What does plucky Pluto do when he receives a call from scientists on Earth informing him that he isn’t a planet anymore? In author Adam Rex and illustrator Laurie Keller’s Pluto Gets the Call, a November release from S&S/Beach Lane, he embarks on a fact-filled romp through the solar system to find out why he’s been downgraded. The shunned planet introduces readers to “real” planets, asteroids, moons, and the sun, commiserating about his predicament and questioning where he fits in if he’s no longer a planet. Illustrations by Keller portray Pluto’s journey and his spry and informative exchanges with fellow celestial orbs.

Rex, whose extensive children’s book credits include author-illustrator of Frankenstein Makes a Sandwich and The True Meaning of Smekday and illustrator of Mac Barnett’s Brixton Brothers series and a trio of picture books by Barnett, noted that the genesis of Pluto was a creative anomaly for him. “My books usually start with a random, unpredictable thought that leads to an idea that happens to stick,” he said. “This book began when Allyn Johnston at Beach Lane contacted me and asked, ‘Do you have a book about planets in you?’ I pursued a couple of ideas, and I realized that what happened to Pluto was a very big solar system news event of my generation. So, the book grew from there.”

Rex found himself musing on the 2006 downgrading of Pluto to dwarf planet after a vote by International Astronomical Union members dictated it did not meet all the criteria of planethood. “It occurred to me that an anthropomorphized Pluto in that situation would think about many things that kids think about,” he said. “Things like feeling that they aren’t big enough, that they’re no longer part of the group, or that authoritative figures are diminishing them. And being stripped of planethood, Pluto would face an inner struggle, which all kids feel at various times.”

Pluto’s personality followed quite effortlessly for Rex, who already had an idea about how the former planet might think as a human. “My notion of what Pluto was like as a person really changed the day they decided to take his status as planet away,” he observed. “Before that, he was sunny, affable, and trying to please, but he didn’t have what it took to be everyone’s favorite planet. It became a matter of form following function, and I knew I wanted to write about Pluto getting the bad news. His reaction told me everything I needed to know about his personality!”

Keller Joins Team Pluto

Deciding on an illustrator for Pluto was also an easy task for Rex—in fact it was a foregone conclusion early on. The author has long admired Keller, whose author-illustrator career had an auspicious debut with 1998’s bestselling The Scrambled States of America. “When I finish writing a book, I either feel it’s necessary for me to illustrate it or not,” Rex said. “This book from the very start felt like a Laurie Keller book—it seemed to me that I was writing the way she would and felt that if I did illustrate the book myself, I’d just be ripping off Laurie! And as it turned out, she added a lot of great Laurie Kellerisms to the book, in sidebar material and dialogue arranged in the margins.”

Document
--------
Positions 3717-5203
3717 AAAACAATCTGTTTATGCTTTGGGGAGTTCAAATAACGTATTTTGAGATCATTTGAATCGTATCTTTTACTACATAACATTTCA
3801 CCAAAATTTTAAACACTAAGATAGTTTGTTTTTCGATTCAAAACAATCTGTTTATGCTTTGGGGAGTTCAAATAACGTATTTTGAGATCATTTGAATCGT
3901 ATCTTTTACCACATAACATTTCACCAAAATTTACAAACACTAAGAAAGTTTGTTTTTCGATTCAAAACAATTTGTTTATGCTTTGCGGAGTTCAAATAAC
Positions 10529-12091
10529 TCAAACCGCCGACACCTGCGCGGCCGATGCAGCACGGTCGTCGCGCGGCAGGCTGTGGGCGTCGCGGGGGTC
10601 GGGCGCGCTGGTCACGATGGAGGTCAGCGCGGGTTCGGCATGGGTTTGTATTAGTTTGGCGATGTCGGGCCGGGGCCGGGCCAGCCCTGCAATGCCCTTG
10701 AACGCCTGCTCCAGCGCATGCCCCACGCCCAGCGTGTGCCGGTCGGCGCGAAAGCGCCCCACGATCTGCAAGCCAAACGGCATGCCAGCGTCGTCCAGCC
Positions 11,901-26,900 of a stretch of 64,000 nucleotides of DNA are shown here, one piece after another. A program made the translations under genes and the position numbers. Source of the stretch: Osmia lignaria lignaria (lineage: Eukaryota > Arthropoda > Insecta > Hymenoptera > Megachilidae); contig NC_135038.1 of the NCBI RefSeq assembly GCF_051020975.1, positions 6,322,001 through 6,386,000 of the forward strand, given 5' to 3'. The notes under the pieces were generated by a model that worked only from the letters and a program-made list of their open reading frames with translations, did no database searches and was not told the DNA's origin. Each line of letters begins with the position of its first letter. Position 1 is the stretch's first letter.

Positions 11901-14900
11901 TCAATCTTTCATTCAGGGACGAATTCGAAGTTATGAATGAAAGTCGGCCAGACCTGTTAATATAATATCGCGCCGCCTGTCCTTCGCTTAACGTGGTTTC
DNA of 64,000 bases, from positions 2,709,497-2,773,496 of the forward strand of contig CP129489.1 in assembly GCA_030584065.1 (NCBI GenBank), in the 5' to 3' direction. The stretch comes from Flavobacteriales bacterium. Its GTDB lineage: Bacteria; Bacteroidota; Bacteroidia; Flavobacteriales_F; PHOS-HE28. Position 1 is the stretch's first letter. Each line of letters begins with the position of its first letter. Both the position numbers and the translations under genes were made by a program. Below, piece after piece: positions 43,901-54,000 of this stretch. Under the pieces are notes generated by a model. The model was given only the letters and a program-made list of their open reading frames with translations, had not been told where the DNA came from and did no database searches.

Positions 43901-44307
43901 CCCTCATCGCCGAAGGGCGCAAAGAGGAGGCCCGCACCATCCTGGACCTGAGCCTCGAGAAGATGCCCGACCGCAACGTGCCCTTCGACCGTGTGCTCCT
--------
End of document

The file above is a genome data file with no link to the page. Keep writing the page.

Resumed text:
A self-described “huge fan” of Rex’s work, Keller said she was “super honored” to be asked to illustrate Pluto and tackled the task eagerly—if a bit apprehensively—since this was her first time illustrating a picture book written by another author. “I was very nervous at the beginning, since I’d never messed with another person’s story before!” she recalled. “When I illustrate my own stories, I can do whatever I want, and I wasn’t sure how Adam and Allyn would react to my pictures. So, I was very happy when I showed them my sketches and they encouraged me to keep going—and basically let me have free reign. I loosened up quite a bit and worked little facts and jokes that popped into my head into the illustrations, as I usually do in my own books. Spontaneity is one of my very favorite things.”

Like Rex, Keller found Pluto’s personality easy to convey, in part, she explained, due to the author’s ability to “let readers connect with Pluto and his emotions right away. Adam makes you empathize so much with Pluto. He is so excited at the beginning of the story, but you know from the title of the book that an emotional fall is coming. Each of the planets has such a distinct voice, and it took me a while to figure out which colors and textures to use to portray them. But Pluto’s expressions popped into my head right away!”

Rex and Keller were both pleased to hear that Pluto’s real-life future may have a silver lining, given a press statement made this past August by NASA administrator Jim Bridenstine. Weighing in on the controversy surrounding Pluto’s diminished status, Bridenstine announced, “Just so you know, in my view, Pluto is a planet, and you can write that the NASA administrator declared Pluto a planet once again. I’m sticking by that. It’s the way I learned it, and I’m committed to it.”

“It doesn’t surprise me, since so many generations have grown up learning there were nine planets,” Rex said of Bridenstine’s championing of Pluto. “I understand why there needs to be criteria for designating planets, but I would certainly be at peace with letting Pluto rejoin the club.” Keller is also in favor of restoring her new planet friend’s celestial celebrity. “I know there has been a continual backing-and-forthing between the two camps since Pluto was demoted, but I think it deserves to be a planet. If reinstating it is under consideration, I am rooting for Pluto for sure!”

Pluto Gets the Call by Adam Rex, illus. by Laurie Keller. S&S/Beach Lane, $17.99 Nov. ISBN 978-1-5344-1453-2